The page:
Budget negotiators are ready to boost gasoline taxes by at least a nickel a gallon and are narrowing differences over new taxes for the rich and cuts in Medicare benefits.

But after a weekend of dickering that featured a well-timed walkout by an unusually talkative White House chief of staff John Sununu, a final agreement on a $250-billion assortment of tax hikes and spending cuts remained elusive."It's a very difficult negotiation," Rep. Dan Rostenkowski, D-Ill., chairman of the tax-writing House Ways and Means Committee, said as talks among congressional leaders ended late Sunday. "Our problem is trying to put something together that passes both houses."

Lawmakers Monday resumed their search for a compromise package that would also satisfy President Bush and allow Congress to go home for the year by week's end.

Narrowing one important dispute, Democrats agreed to accept a nickel increase in the 9-cent-a-gallon gasoline tax, 2 cents less than Republicans wanted. The Senate last week approved a 9-cent boost, but the House insisted on no change.

Divisions remained over how much new taxes the rich should pay. But the two sides seemed to be nearing an understanding - amazing progress considering Bush's opposition to any tax increases just a few months ago.

Both sides were willing to boost the marginal rate on the wealthiest Americans - families with incomes above $180,000 a year - to 31 percent, up From the current 28 percent. And each party was willing to limit the deductions that people earning more than $100,000 can claim.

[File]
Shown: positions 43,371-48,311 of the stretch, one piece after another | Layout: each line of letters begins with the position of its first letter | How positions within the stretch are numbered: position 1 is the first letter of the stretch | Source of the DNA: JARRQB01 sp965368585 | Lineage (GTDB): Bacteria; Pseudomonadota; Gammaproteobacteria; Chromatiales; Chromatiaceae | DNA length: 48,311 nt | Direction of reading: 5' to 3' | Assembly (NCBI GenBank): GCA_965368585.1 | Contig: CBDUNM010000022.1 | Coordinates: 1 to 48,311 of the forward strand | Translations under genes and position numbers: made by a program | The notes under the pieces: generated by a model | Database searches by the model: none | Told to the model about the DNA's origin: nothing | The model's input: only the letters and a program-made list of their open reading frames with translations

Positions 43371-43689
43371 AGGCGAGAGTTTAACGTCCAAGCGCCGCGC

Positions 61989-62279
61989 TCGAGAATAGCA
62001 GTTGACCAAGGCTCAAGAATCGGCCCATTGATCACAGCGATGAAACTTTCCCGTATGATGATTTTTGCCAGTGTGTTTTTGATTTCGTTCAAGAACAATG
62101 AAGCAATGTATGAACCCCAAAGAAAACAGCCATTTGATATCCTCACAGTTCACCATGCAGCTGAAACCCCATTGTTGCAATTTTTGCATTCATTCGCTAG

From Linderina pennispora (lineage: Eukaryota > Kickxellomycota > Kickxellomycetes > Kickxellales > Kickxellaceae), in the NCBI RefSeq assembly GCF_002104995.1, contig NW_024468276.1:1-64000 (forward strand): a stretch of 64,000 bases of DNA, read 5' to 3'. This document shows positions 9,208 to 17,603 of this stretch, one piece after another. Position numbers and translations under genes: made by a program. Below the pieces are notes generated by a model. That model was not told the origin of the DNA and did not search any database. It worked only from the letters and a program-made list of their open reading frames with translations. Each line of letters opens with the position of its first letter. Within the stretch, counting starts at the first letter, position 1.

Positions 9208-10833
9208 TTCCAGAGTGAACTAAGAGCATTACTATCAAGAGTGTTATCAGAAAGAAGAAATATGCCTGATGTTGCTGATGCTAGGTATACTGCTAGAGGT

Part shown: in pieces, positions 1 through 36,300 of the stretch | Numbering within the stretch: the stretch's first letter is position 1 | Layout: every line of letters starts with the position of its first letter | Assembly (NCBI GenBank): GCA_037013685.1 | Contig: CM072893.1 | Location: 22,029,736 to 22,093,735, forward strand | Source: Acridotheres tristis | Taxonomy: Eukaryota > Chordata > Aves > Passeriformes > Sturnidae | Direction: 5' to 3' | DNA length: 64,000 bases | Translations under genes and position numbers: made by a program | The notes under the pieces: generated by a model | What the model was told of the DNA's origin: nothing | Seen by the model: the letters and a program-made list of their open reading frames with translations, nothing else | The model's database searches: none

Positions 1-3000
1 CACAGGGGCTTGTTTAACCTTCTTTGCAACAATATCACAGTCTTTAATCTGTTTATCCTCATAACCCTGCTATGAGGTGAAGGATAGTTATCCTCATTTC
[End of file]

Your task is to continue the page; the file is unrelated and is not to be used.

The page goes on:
But a big gap existed over a Democratic demand to levy an additional 7.5 percent surtax on those with incomes above $1 million. Republicans said they would not accept the plan, and instead offered a proposal - rejected by Democrats - to reduce deductions on incomes above $1 million by 8 percent.

In addition, Republicans wanted to lower from 33 percent to 31 percent the tax rate on families with incomes between $80,000 to $180,000. Democrats opposed the idea.

Negotiators also moved closer to each other on Medicare. Democrats would restrain the growth of the program by about $44 billion over the next five years. Republicans want the cuts to be $3 billion deeper.

About one-fourth of the reductions would be borne directly by the 33 million handicapped and elderly people who use the program. Rostenkowski said the two sides were less than $2 billion apart on the precise cut to be aimed at beneficiaries.

Democrats also want to boost the $51,300 wage cap from which Medicare taxes are deducted to $125,000. Republicans would increase the cap to $98,000. The 1.45 percent Medicare tax is part of the Social Security deduction.

The final plan also is certain to include higher taxes on cigarettes, alcohol, luxury items such as furs, and airline tickets - elements that were in separate bills the House and Senate passed last week.

Also destined for the final bill were cuts in crop payments to farmers, new fees for federal environmental tests and Coast Guard services, and stingier benefits for retired civil servants and veterans.